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Online Exhibits

Your results include these online exhibits. You also can view all of the site's exhibits, view a timeline of selected events in Maine History, and learn how to create your own exhibit. See featured exhibits or create your own exhibit


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Aroostook County Railroads

Construction of the Bangor and Aroostook rail lines into northern Aroostook County in the early twentieth century opened the region to tourism and commerce from the south.

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Umbazooksus & Beyond

Visitors to the Maine woods in the early twentieth century often recorded their adventures in private diaries or journals and in photographs. Their remembrances of canoeing, camping, hunting and fishing helped equate Maine with wilderness.

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Princeton: Woods and Water Built This Town

Princeton benefited from its location on a river -- the St. Croix -- that was useful for transportation of people and lumber and for powering mills as well as on its proximity to forests.

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Washington County Through Eastern's Eye

Images taken by itinerant photographers for Eastern Illustrating and Publishing Company, a real photo postcard company, provide a unique look at industry, commerce, recreation, tourism, and the communities of Washington County in the early decades of the twentieth century.

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Moosehead Steamboats

After the canoe, steamboats became the favored method of transportation on Moosehead Lake. They revolutionized movement of logs and helped promote tourism in the region.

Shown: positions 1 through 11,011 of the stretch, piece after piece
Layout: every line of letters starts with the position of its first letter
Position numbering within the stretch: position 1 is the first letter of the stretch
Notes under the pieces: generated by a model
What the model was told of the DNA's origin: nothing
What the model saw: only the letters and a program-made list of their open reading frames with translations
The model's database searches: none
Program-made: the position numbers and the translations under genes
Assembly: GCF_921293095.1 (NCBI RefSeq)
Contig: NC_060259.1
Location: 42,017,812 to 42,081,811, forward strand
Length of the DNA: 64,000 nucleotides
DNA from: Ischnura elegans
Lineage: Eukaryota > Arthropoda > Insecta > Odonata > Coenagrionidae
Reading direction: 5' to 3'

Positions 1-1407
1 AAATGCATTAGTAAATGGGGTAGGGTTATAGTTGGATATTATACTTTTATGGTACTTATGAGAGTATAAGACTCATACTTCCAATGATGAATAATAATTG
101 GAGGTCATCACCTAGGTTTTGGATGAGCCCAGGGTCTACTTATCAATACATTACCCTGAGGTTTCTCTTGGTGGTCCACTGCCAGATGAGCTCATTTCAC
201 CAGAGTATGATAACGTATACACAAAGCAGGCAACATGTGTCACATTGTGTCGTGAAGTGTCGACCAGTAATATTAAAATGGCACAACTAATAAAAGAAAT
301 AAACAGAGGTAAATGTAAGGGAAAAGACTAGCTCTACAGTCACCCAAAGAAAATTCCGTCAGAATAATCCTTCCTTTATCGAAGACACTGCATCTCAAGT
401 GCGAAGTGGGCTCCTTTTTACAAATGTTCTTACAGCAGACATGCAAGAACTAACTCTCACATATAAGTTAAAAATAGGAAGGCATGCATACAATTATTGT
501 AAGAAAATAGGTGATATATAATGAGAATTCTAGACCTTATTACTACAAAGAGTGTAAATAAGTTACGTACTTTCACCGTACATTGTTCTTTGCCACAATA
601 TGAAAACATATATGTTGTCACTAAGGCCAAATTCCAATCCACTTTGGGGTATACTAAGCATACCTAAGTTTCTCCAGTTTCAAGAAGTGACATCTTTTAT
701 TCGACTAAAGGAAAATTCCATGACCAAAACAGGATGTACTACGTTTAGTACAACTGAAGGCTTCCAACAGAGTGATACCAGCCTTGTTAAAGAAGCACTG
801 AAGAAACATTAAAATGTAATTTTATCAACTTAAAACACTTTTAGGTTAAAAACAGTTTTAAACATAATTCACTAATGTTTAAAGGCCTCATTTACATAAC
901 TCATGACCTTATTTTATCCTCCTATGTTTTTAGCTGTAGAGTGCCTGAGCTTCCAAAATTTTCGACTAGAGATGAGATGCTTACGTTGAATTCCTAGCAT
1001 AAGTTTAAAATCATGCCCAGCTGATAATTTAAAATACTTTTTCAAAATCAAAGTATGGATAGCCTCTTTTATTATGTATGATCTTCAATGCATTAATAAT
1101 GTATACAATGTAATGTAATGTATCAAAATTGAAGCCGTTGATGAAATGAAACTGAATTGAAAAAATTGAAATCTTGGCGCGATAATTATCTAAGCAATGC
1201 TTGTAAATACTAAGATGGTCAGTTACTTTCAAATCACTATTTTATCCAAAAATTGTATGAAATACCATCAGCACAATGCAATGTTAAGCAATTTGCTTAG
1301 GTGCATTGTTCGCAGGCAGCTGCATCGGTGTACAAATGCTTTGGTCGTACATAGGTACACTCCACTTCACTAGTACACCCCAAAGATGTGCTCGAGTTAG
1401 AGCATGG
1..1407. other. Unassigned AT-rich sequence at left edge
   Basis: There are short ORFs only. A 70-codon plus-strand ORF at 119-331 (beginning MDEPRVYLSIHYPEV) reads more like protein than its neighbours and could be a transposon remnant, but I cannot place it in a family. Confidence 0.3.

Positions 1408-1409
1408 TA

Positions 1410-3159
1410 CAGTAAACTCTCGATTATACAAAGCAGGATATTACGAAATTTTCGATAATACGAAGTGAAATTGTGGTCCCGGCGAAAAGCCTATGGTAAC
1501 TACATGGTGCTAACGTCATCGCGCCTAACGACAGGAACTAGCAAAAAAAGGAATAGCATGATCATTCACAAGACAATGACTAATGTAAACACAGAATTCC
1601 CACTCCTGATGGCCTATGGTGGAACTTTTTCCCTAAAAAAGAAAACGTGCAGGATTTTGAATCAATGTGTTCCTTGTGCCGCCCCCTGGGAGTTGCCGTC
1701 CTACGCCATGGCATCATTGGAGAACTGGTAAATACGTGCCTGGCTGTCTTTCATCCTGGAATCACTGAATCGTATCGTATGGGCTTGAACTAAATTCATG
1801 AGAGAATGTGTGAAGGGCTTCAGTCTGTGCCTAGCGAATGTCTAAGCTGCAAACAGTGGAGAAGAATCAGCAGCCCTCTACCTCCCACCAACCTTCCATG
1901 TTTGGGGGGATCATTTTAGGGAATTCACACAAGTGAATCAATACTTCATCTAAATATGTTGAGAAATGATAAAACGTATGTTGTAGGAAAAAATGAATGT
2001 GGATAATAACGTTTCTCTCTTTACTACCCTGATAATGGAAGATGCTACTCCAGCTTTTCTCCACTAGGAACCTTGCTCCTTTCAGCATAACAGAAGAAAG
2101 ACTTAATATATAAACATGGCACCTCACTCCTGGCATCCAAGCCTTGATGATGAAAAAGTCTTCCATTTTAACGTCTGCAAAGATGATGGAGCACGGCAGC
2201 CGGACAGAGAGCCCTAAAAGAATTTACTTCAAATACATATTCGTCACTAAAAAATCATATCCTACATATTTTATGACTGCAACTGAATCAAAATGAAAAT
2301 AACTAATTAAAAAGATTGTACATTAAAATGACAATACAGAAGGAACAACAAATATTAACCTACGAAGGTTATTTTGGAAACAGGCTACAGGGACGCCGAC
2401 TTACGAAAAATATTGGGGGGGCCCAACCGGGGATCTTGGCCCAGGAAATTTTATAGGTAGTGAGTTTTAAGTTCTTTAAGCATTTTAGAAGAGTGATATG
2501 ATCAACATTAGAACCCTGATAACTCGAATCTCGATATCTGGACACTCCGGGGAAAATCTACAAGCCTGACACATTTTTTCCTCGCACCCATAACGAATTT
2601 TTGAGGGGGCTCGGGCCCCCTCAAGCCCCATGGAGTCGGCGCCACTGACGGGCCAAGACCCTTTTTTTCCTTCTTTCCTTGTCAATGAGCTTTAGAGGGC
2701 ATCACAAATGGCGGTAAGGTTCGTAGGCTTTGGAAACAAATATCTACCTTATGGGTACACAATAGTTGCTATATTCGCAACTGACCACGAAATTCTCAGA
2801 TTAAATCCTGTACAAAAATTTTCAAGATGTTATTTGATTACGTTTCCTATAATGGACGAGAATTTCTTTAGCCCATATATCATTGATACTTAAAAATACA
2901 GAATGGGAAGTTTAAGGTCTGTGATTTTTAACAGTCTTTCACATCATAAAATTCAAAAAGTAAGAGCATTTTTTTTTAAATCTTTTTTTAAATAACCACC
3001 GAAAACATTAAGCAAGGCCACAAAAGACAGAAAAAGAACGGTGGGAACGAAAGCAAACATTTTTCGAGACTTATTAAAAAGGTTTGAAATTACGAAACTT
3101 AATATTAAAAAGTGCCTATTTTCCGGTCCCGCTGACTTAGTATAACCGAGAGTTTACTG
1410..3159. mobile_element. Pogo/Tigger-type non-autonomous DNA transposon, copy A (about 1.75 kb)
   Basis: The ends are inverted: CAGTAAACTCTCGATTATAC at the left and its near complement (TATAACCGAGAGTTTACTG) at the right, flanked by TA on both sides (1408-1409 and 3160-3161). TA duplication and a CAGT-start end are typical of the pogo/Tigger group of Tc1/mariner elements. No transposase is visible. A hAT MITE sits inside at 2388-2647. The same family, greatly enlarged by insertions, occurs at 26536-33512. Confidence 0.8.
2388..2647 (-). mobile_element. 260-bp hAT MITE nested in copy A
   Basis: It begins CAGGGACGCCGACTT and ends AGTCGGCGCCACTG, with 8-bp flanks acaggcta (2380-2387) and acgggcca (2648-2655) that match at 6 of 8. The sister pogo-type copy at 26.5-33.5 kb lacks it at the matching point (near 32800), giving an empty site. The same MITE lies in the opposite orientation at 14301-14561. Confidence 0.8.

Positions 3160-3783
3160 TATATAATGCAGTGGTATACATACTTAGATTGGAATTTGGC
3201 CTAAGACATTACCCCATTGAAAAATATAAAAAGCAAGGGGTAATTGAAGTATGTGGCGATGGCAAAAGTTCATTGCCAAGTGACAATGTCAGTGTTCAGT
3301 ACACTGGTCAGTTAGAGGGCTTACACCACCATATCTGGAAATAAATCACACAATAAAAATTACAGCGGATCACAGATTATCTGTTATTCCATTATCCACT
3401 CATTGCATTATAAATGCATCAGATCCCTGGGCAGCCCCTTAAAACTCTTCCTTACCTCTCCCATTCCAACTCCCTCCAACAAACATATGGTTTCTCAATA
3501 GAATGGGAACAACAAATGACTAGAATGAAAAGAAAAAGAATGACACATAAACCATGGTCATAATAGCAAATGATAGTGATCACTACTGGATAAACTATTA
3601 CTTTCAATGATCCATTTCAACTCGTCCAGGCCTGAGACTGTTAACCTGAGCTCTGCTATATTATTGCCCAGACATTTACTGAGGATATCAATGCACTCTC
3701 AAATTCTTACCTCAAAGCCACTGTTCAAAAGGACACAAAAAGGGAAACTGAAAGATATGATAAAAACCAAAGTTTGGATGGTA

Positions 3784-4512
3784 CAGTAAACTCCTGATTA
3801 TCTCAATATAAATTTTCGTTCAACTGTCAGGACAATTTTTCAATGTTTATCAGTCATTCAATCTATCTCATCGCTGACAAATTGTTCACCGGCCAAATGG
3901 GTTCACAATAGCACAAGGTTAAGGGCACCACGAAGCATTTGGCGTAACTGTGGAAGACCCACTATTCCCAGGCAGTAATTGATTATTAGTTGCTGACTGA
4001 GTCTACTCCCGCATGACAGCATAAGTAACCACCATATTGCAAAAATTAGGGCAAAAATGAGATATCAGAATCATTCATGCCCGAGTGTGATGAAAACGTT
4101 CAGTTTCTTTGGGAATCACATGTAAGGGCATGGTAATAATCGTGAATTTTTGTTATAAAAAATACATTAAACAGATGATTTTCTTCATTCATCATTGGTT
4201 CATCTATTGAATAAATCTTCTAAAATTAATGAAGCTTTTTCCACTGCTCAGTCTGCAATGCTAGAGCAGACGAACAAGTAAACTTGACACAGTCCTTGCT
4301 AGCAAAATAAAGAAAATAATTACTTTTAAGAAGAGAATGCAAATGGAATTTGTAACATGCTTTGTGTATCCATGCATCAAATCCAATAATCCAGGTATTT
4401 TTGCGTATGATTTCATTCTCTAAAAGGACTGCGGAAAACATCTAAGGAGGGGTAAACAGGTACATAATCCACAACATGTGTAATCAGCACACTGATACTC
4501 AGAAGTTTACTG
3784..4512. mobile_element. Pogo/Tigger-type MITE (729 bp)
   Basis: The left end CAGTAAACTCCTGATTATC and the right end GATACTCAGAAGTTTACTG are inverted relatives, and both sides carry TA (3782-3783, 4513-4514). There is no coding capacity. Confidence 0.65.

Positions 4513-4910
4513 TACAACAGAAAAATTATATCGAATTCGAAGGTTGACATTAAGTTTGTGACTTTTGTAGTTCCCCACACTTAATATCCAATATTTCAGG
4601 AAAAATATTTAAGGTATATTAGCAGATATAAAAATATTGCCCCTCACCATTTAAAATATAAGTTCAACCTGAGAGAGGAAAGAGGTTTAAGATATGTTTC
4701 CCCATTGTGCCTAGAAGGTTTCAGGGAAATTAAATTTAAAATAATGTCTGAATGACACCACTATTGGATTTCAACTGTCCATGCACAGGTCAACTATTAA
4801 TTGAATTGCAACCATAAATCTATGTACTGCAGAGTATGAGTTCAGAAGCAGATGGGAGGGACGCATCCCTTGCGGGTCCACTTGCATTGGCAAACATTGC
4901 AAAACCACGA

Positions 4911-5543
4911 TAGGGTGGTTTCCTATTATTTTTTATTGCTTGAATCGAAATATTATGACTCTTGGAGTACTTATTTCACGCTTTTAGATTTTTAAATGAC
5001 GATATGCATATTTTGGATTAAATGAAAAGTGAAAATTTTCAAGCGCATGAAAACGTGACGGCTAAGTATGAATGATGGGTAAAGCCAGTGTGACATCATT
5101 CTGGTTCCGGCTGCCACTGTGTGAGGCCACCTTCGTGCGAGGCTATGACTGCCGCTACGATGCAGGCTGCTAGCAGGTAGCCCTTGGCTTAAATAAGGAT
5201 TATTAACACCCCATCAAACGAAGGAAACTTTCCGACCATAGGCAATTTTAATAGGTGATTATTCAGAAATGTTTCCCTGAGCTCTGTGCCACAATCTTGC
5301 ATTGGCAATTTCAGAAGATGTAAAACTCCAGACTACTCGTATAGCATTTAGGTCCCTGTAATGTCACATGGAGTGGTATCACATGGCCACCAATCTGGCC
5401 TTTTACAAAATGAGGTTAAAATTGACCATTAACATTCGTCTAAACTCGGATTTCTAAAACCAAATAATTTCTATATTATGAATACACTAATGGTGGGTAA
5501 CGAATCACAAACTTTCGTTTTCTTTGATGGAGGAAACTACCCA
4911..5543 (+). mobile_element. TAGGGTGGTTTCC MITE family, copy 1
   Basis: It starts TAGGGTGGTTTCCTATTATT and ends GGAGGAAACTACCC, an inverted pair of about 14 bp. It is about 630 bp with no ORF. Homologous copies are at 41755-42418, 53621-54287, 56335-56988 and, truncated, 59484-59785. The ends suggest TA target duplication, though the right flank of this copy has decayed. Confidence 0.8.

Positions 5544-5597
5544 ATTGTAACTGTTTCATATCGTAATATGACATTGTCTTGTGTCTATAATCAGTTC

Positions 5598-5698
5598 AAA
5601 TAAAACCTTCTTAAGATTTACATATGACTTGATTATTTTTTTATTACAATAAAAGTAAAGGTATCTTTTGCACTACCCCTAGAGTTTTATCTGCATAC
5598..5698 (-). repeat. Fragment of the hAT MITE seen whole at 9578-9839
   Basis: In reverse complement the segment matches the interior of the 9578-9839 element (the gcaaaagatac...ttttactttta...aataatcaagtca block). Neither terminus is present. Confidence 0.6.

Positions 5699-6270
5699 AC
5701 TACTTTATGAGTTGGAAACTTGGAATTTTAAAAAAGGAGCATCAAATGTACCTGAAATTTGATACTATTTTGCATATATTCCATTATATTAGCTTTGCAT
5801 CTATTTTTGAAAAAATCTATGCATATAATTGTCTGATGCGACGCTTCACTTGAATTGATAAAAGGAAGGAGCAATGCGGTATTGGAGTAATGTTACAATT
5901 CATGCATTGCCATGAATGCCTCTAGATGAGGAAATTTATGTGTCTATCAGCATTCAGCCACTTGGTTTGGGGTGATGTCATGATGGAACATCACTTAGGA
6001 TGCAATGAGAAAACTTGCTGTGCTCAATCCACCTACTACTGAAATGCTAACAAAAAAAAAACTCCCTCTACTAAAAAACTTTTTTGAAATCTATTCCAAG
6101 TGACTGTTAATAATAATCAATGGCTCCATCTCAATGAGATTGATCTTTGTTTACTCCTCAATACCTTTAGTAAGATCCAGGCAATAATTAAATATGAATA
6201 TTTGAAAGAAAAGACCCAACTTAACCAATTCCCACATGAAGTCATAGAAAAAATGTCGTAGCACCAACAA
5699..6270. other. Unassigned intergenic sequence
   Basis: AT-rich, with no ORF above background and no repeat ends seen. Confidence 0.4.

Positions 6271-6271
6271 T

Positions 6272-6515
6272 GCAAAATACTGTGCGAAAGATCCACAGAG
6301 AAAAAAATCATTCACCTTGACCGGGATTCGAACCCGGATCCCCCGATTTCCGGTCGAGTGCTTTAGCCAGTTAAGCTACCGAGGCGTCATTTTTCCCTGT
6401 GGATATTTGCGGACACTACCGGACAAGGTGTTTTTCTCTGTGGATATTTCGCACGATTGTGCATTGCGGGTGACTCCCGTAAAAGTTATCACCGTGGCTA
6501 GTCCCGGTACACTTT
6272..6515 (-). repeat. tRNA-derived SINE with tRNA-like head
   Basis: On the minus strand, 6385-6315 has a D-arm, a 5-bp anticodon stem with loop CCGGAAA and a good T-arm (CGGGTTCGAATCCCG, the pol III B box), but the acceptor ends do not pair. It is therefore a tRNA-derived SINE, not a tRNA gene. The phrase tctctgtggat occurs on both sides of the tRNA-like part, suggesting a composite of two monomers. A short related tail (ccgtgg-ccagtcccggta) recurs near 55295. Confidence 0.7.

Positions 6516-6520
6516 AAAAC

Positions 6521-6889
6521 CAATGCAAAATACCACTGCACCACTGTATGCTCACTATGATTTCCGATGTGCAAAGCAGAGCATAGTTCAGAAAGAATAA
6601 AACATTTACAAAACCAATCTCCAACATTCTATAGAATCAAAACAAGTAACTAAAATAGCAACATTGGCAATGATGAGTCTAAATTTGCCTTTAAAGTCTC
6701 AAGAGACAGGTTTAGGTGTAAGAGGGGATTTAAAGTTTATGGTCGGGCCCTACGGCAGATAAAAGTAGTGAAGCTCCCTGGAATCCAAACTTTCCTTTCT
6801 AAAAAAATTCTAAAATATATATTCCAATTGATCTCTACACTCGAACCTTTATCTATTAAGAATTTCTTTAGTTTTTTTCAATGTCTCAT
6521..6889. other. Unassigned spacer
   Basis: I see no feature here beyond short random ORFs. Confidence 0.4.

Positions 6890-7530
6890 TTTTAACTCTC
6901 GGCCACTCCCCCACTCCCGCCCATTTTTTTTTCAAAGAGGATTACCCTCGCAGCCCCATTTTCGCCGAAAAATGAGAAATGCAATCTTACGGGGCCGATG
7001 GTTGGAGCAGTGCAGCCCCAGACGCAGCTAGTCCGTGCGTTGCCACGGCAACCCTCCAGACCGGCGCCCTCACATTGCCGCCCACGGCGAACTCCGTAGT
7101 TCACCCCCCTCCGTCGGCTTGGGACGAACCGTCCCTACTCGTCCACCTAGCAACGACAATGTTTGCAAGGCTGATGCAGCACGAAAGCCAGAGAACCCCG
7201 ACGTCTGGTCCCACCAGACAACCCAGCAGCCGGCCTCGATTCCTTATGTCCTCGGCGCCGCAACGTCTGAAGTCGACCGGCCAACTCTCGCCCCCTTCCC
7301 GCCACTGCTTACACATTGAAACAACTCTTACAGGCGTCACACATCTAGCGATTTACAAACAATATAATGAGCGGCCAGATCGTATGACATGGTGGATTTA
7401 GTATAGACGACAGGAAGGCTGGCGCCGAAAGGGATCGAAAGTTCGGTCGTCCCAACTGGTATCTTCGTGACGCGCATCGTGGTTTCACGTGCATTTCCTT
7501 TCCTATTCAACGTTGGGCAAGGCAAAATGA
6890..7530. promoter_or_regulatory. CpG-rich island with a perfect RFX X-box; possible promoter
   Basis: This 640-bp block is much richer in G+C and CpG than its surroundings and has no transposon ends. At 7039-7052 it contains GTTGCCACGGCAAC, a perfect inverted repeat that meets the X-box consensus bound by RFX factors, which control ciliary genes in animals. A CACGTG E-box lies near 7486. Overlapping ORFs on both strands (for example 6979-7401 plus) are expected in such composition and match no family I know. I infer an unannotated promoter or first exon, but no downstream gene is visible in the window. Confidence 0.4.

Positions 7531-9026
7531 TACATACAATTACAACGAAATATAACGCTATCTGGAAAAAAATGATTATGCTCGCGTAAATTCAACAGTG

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History in Motion: The Era of the Electric Railways

Street railways, whether horse-drawn or electric, required the building of trestles and tracks. The new form of transportation aided industry, workers, vacationers, and other travelers.

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Maine Eats: the food revolution starts here

From Maine's iconic lobsters, blueberries, potatoes, apples, and maple syrup, to local favorites like poutine, baked beans, red hot dogs, Italian sandwiches, and Whoopie Pies, Maine's identity and economy are inextricably linked to food. Sourcing food, preparing food, and eating food are all part of the heartbeat of Maine's culture and economy. Now, a food revolution is taking us back to our roots in Maine: to the traditional sources, preparation, and pleasures of eating food that have sustained Mainers for millennia.

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Designing Acadia

For one hundred years, Acadia National Park has captured the American imagination and stood as the most recognizable symbol of Maine’s important natural history and identity. This exhibit highlights Maine Memory content relating to Acadia and Mount Desert Island.

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Lincoln County through the Eastern Eye

The Penobscot Marine Museum’s photography collections include nearly 50,000 glass plate negatives of images for "real photo" postcards produced by the Eastern Illustrating and Publishing Company of Belfast. This exhibit features postcards from Lincoln County.